By Alex Hooper | 92.3 The Fan

CLEVELAND (92.3 the Fan) – There was nothing good to take away from the Cleveland Indians’ ALDS collapse against the New York Yankees, and now the team’s front office is tasked with stopping the bleeding before it gets worse.

With many decisions to be made on player personnel, the Indians roster could look massively different come Opening Day 2018. Carlos Santana, Bryan Shaw, Joe Smith, Craig Breslow, Austin Jackson and Jay Bruce are free agents. Michael Brantley, Boone Logan and Josh Tomlin all have team options. Money will most likely need to be cleared to secure a lucrative contract extension for Francisco Lindor.

Yet none of those issues should be their first priority.

Pitching Coach Mickey Callaway will be a hot commodity, if not the hottest, among managerial openings in Boston, Philadelphia, Atlanta, Detroit, the New York Mets, and any other that could come open in the coming days.

If it is Callaway’s desire to become a manager immediately, then there should be no stopping him. The 42-year old has emerged as an elite coach in baseball and should be given an opportunity somewhere. He probably will have that choice.

Of the five teams with openings currently, the Mets make the most sense given their talented pitching staff, but like Boston, would a large market want to tread water with a first time manager? The other three are rebuilding situations that may not provide the stability Callaway may want, though ESPN’s Buster Olney reports the Phillies are very interested.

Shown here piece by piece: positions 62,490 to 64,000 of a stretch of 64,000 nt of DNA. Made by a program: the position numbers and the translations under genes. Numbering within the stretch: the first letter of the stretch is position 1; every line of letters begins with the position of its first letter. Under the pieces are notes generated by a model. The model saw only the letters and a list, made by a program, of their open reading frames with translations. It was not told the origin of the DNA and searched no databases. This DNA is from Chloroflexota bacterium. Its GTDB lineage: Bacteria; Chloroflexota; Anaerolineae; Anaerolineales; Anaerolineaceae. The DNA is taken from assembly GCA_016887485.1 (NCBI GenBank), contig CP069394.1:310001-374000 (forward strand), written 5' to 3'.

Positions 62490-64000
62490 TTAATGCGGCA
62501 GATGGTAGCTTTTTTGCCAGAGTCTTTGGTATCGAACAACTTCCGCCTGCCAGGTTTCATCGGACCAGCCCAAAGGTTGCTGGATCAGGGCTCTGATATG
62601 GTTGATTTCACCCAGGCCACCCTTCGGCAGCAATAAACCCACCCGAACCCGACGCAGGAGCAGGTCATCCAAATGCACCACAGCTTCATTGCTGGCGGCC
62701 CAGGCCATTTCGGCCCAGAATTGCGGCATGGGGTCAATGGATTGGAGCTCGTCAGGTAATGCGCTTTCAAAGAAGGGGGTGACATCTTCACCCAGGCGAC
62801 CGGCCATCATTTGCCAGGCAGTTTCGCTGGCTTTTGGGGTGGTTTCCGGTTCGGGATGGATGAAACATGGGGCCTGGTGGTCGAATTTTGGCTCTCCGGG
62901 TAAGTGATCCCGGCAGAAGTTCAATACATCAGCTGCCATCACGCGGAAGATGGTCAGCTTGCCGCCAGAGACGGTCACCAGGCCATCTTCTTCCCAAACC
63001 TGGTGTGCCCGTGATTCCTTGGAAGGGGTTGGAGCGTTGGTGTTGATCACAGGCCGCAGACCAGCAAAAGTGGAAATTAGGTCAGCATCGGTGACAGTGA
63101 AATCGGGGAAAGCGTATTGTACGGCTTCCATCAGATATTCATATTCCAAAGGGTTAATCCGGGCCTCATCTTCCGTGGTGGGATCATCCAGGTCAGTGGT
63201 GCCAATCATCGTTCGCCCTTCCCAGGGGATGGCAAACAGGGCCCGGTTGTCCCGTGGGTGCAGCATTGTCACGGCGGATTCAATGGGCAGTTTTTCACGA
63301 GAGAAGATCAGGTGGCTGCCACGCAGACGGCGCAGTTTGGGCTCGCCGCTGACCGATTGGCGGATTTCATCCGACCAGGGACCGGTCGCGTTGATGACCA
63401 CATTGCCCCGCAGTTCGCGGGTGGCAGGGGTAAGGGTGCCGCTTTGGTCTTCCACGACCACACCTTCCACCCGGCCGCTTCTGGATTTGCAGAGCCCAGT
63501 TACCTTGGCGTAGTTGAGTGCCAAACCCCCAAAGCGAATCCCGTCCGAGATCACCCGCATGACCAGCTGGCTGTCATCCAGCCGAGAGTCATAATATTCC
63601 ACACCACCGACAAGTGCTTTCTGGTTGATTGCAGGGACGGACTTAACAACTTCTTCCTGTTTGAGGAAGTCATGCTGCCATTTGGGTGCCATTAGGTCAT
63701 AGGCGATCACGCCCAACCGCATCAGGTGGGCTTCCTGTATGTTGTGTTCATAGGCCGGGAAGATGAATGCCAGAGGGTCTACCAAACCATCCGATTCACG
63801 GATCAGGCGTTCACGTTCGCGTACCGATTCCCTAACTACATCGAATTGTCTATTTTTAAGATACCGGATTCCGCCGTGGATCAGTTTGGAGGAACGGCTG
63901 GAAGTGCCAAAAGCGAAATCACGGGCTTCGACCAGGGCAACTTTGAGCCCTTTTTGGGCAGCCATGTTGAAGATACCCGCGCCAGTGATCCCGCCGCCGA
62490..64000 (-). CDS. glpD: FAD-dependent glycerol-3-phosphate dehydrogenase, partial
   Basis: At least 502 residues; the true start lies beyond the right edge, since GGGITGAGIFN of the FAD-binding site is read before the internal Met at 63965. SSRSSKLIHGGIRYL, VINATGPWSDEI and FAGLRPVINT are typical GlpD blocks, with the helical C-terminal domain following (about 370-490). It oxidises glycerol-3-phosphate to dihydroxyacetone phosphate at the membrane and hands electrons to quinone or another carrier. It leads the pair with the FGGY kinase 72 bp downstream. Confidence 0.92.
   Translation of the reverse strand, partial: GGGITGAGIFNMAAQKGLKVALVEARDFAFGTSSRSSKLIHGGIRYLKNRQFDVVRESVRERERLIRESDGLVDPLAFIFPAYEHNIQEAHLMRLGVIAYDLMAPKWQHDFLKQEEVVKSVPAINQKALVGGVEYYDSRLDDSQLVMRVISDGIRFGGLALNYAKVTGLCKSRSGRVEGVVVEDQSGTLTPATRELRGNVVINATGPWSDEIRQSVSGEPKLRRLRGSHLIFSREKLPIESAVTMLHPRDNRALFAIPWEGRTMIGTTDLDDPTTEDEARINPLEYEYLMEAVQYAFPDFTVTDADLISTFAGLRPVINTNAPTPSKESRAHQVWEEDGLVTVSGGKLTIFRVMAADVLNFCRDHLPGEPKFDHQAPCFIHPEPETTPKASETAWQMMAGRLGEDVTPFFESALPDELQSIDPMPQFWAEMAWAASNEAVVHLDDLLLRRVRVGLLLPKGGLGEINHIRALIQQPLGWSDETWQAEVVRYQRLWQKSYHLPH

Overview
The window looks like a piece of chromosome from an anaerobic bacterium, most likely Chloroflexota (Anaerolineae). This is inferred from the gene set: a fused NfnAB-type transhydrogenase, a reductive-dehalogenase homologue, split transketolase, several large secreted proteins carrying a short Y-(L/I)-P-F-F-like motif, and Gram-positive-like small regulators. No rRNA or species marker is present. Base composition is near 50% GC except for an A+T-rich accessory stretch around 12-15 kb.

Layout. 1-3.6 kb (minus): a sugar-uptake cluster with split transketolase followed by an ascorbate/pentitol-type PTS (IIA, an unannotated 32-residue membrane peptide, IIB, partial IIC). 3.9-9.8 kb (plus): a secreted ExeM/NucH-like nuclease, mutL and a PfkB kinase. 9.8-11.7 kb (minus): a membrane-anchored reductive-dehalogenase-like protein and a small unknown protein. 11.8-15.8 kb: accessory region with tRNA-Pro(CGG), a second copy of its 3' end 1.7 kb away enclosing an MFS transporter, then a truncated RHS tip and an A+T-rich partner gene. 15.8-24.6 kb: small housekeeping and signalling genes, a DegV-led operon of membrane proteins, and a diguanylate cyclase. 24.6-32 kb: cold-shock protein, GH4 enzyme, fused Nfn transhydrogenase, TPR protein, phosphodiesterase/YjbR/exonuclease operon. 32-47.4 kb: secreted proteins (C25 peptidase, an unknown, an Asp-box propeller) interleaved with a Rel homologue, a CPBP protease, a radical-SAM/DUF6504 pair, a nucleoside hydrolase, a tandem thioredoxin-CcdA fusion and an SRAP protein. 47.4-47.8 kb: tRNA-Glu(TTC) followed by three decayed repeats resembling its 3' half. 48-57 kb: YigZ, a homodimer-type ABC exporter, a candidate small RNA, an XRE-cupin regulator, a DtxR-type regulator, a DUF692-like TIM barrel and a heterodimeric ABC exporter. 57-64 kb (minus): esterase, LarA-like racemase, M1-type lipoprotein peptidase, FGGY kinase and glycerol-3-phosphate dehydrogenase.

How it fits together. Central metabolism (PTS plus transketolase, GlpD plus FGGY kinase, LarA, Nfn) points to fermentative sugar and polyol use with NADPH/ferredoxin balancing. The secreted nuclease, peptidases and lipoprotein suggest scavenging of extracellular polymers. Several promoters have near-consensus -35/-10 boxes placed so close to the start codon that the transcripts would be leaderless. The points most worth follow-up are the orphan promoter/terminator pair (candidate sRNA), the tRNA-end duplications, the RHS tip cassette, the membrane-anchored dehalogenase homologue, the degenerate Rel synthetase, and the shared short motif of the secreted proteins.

Even if Callaway is sold on any of the situations and the money he is offered, Indians President Chris Antonetti should consider looking to match an offer at all costs.

Manager and coach salaries are generally not made public like player salaries. It is known Terry Francona is signed with team options through 2018 with team options in 2019 in 2020, but his salary is undisclosed. As far as coach salaries go, Cardinals pitching coach Dave Duncan was given $850K in 2010, and one could assume a million dollar coach exists somewhere in baseball today.

In the same way that NFL teams have begun to pay elite coordinators in a similar sense as head coaches, some coaches could prove to be worth a similar wage to managers. The argument could be made that Callaway brings a value well above that of other pitching coaches, and that the salary of an elite position coach would be equal to a first-time manager.

Since Callaway took over his post in 2013, the Indians are top-3 in baseball in FIP (3rd, 3.60), xFIP (2nd, 3.57), K% (1st, 24.0), and K-BB% (T-1, 16.4). His first rotation consisted of Justin Masterson, Ubaldo Jimenez, Scott Kazmir, Zach McAllister and Corey Kluber with 12 starts under his belt.

Since then, Callaway has overseen the growth of Kluber into a two-time Cy Young winner (most likely), the reinvention of Carlos Carrasco, and the establishment of Trevor Bauer and Danny Salazar. All but 27 outings of Cody Allen’s career have come under Callaway, as well.

It goes without saying that Callaway aspires to be a manager someday, it is just a matter of when.

There is no guarantee that Francona will see through his contract all the way to 2020, and there is not necessarily a guarantee he would want to leave after that point.

With a salary match, it would be fairly easy to guarantee that Callaway becomes the next Indians manager when Francona moves on. That is just a matter of semantics, but ones that the team could not put a timetable on.

Regardless of whether or not it winds up being doable, the Indians should make every effort to retain Callaway.

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